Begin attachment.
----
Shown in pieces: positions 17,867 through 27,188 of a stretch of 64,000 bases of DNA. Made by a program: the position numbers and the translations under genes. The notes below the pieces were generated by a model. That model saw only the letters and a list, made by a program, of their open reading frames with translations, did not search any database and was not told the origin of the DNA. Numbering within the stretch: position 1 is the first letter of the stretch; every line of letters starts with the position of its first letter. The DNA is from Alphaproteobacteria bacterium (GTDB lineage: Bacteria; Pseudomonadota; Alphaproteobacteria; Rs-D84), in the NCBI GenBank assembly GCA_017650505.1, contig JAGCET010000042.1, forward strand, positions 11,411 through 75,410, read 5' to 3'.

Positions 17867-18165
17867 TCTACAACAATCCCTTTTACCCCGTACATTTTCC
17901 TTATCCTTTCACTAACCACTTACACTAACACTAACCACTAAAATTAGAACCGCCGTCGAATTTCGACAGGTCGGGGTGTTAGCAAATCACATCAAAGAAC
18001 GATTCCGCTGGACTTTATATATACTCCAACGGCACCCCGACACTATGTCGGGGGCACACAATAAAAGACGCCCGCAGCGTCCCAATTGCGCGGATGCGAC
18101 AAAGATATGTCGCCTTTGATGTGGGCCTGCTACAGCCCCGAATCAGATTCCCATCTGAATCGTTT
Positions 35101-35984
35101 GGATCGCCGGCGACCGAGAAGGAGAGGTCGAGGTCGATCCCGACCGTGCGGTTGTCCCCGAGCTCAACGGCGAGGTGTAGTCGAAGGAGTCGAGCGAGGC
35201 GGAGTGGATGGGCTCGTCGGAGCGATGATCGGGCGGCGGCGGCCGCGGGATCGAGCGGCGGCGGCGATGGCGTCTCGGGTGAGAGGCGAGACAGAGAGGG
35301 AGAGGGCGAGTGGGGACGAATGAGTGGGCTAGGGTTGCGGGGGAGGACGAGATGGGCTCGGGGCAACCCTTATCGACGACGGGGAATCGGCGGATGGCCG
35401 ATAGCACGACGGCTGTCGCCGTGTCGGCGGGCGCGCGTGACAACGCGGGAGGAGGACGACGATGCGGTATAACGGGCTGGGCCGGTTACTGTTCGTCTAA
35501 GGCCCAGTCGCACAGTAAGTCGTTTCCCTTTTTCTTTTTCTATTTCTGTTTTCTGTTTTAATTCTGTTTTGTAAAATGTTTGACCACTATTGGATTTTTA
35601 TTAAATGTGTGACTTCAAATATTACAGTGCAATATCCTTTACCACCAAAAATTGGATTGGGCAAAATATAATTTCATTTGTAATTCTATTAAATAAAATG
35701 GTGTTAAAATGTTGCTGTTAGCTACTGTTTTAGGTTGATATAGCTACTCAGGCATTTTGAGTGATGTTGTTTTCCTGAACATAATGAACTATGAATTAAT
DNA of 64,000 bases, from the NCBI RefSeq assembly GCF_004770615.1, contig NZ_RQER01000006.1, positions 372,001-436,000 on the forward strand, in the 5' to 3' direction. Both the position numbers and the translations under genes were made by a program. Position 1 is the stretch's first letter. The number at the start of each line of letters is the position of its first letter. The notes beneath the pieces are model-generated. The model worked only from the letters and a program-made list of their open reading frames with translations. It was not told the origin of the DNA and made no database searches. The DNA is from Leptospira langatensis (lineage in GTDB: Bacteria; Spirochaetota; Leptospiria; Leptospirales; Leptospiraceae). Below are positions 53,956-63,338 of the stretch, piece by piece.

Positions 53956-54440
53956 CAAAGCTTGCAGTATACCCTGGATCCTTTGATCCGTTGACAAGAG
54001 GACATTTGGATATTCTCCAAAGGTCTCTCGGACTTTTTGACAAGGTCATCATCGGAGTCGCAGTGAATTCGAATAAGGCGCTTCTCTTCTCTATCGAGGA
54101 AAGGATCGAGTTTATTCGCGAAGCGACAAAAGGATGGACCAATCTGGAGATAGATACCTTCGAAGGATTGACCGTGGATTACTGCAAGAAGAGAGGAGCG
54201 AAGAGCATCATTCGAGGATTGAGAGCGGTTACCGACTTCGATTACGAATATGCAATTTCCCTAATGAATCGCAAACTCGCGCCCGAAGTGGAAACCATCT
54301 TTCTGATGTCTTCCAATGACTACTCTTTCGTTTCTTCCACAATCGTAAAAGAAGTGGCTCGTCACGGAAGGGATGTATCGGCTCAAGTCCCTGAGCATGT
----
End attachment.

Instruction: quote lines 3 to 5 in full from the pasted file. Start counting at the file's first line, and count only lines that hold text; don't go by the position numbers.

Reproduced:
17867 TCTACAACAATCCCTTTTACCCCGTACATTTTCC
17901 TTATCCTTTCACTAACCACTTACACTAACACTAACCACTAAAATTAGAACCGCCGTCGAATTTCGACAGGTCGGGGTGTTAGCAAATCACATCAAAGAAC
18001 GATTCCGCTGGACTTTATATATACTCCAACGGCACCCCGACACTATGTCGGGGGCACACAATAAAAGACGCCCGCAGCGTCCCAATTGCGCGGATGCGAC